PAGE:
In a wide ranging, almost book length piece in the April issue of The Atlantic magazine, Jeffery Goldberg offers a wide ranging and perceptive analysis of what has yet to become known as the "Obama Doctrine," but, I predict, will be shortly.  Others call it the “Leading From Behind Doctrine” but this article leaves that moniker in the dustbin of irrational historical hysteria.  Goldberg penned this piece from a dozen face to face interviews with the President, including long hours aboard Air Force One as he accompanied the President on his overseas journeys. 

If you are at all interested in what the “Obama Doctrine” consists of, and it consists of quite a bit of revolutionary thinking about America’s role in the world, what constitutes our strategic overseas interests, where U.S. attention overseas should be directed and why the Middle East is no longer a top shelf priority for America, this is a must read.  Many of us have been aware of the shift that Barack Obama has achieved vis-à-vis our relationships with Saudi Arabia, Pakistan, and Russia for example, and his reluctance to commit American troops to engagement overseas, but Goldberg’s lengthy piece maps out what are extraordinary fundamental changes that the President has wrought during his seven years in office, much, he has admits himself, against the “best advice and consul” of his advisors.

I’ll include the final paragraphs to Goldberg’s piece as a kind of summary to whet your appetite.

“Obama has come to a number of dovetailing conclusions about the world, and about America’s role in it. The first is that the Middle East is no longer terribly important to American interests. The second is that even if the Middle East were surpassingly important, there would still be little an American president could do to make it a better place. The third is that the innate American desire to fix the sorts of problems that manifest themselves most drastically in the Middle East inevitably leads to warfare, to the deaths of U.S. soldiers, and to the eventual hemorrhaging of U.S. credibility and power. The fourth is that the world cannot afford to see the diminishment of U.S. power. Just as the leaders of several American allies have found Obama’s leadership inadequate to the tasks before him, he himself has found world leadership wanting: global partners who often lack the vision and the will to spend political capital in pursuit of broad, progressive goals, and adversaries who are not, in his mind, as rational as he is. Obama believes that history has sides, and that America’s adversaries—and some of its putative allies—have situated themselves on the wrong one, a place where tribalism, fundamentalism, sectarianism, and militarism still flourish. What they don’t understand is that history is bending in his direction.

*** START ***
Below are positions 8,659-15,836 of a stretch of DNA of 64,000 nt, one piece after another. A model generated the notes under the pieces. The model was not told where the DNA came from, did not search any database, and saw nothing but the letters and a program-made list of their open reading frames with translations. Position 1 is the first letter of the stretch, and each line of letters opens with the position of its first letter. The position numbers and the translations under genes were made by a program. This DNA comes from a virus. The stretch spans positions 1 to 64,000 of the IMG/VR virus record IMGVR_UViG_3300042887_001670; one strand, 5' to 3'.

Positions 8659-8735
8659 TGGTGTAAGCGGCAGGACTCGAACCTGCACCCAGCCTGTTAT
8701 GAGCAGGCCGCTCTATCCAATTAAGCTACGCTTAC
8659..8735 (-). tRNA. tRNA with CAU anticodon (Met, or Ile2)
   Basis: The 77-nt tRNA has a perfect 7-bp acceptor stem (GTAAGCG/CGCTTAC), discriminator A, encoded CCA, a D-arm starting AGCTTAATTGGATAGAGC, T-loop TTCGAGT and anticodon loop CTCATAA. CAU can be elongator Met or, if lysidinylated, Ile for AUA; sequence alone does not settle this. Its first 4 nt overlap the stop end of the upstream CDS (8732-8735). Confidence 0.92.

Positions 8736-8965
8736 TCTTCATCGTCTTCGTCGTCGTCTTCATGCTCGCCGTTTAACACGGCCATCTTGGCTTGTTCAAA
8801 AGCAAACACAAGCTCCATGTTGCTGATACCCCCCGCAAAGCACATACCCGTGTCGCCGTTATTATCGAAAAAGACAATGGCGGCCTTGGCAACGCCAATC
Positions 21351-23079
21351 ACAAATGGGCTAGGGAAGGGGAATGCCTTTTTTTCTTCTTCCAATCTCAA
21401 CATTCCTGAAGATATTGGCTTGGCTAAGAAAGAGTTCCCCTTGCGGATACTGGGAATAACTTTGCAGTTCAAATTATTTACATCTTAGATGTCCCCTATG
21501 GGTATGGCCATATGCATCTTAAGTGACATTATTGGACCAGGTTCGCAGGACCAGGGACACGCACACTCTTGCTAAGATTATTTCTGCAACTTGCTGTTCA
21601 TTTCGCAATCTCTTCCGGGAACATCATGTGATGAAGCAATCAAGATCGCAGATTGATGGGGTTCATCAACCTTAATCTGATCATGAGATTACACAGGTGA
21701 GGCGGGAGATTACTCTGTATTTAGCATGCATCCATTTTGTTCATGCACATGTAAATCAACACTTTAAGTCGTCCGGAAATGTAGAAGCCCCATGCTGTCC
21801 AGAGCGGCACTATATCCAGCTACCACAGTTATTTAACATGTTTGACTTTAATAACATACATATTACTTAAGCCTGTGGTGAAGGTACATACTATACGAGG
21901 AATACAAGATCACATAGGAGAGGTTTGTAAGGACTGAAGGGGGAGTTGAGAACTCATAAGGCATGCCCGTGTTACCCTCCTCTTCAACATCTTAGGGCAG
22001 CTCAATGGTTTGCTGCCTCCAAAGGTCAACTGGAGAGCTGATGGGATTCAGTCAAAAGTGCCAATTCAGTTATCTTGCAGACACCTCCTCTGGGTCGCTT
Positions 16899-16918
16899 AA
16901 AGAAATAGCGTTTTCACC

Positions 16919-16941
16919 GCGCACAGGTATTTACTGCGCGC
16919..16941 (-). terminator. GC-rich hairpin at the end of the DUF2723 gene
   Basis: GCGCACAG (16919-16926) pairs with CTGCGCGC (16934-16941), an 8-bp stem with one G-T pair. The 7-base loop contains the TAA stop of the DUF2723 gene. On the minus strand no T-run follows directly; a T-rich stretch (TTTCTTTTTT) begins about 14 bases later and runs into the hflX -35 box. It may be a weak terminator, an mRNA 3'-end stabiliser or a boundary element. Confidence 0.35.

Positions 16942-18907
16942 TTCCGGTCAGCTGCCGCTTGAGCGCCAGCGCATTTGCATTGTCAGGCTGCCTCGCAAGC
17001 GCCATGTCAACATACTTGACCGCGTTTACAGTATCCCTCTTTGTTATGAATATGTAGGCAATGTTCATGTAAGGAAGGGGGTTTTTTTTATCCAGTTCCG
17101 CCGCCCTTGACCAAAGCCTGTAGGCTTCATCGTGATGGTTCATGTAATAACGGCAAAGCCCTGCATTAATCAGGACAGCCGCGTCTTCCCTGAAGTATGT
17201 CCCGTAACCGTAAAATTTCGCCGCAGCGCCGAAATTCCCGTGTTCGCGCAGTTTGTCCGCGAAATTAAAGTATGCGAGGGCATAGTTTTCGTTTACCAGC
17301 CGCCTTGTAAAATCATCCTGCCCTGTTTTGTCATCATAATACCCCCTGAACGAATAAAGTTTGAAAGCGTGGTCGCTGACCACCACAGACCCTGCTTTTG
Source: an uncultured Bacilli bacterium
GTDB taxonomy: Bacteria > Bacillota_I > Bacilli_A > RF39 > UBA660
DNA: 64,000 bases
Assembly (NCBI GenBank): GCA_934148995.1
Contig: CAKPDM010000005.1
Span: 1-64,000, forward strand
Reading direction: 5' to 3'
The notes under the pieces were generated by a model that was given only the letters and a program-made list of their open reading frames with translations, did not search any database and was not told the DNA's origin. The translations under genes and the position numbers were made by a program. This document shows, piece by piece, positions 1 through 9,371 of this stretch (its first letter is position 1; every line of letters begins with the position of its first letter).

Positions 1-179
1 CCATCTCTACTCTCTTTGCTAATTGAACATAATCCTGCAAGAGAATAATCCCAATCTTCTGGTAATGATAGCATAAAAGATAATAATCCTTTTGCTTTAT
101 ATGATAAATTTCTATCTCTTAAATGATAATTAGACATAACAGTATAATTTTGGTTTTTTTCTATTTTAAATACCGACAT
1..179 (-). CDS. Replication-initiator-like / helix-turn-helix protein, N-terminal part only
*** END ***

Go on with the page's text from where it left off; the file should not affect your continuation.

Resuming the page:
“The central argument is that by keeping America from immersing itself in the crises of the Middle East, the foreign-policy establishment believes that the president is precipitating our decline,” Ben Rhodes told me. “But the president himself takes the opposite view, which is that overextension in the Middle East will ultimately harm our economy, harm our ability to look for other opportunities and to deal with other challenges, and, most important, endanger the lives of American service members for reasons that are not in the direct American national-security interest.”

If you are a supporter of the president, his strategy makes eminent sense: Double down in those parts of the world where success is plausible, and limit America’s exposure to the rest. His critics believe, however, that problems like those presented by the Middle East don’t solve themselves—that, without American intervention, they metastasize.

At the moment, Syria, where history appears to be bending toward greater chaos, poses the most direct challenge to the president’s worldview.
George W. Bush was also a gambler, not a bluffer. He will be remembered harshly for the things he did in the Middle East. Barack Obama is gambling that he will be judged well for the things he didn’t do.”

If you’d like to know why it is that Obama cancelled a planned bombing run in Syria the night before it was to take place or why the President doesn’t believe that the Middle East should be our top foreign policy concern and why he believes that climate change is, read the article.  It’s immensely informative. 


Have A Good Day!


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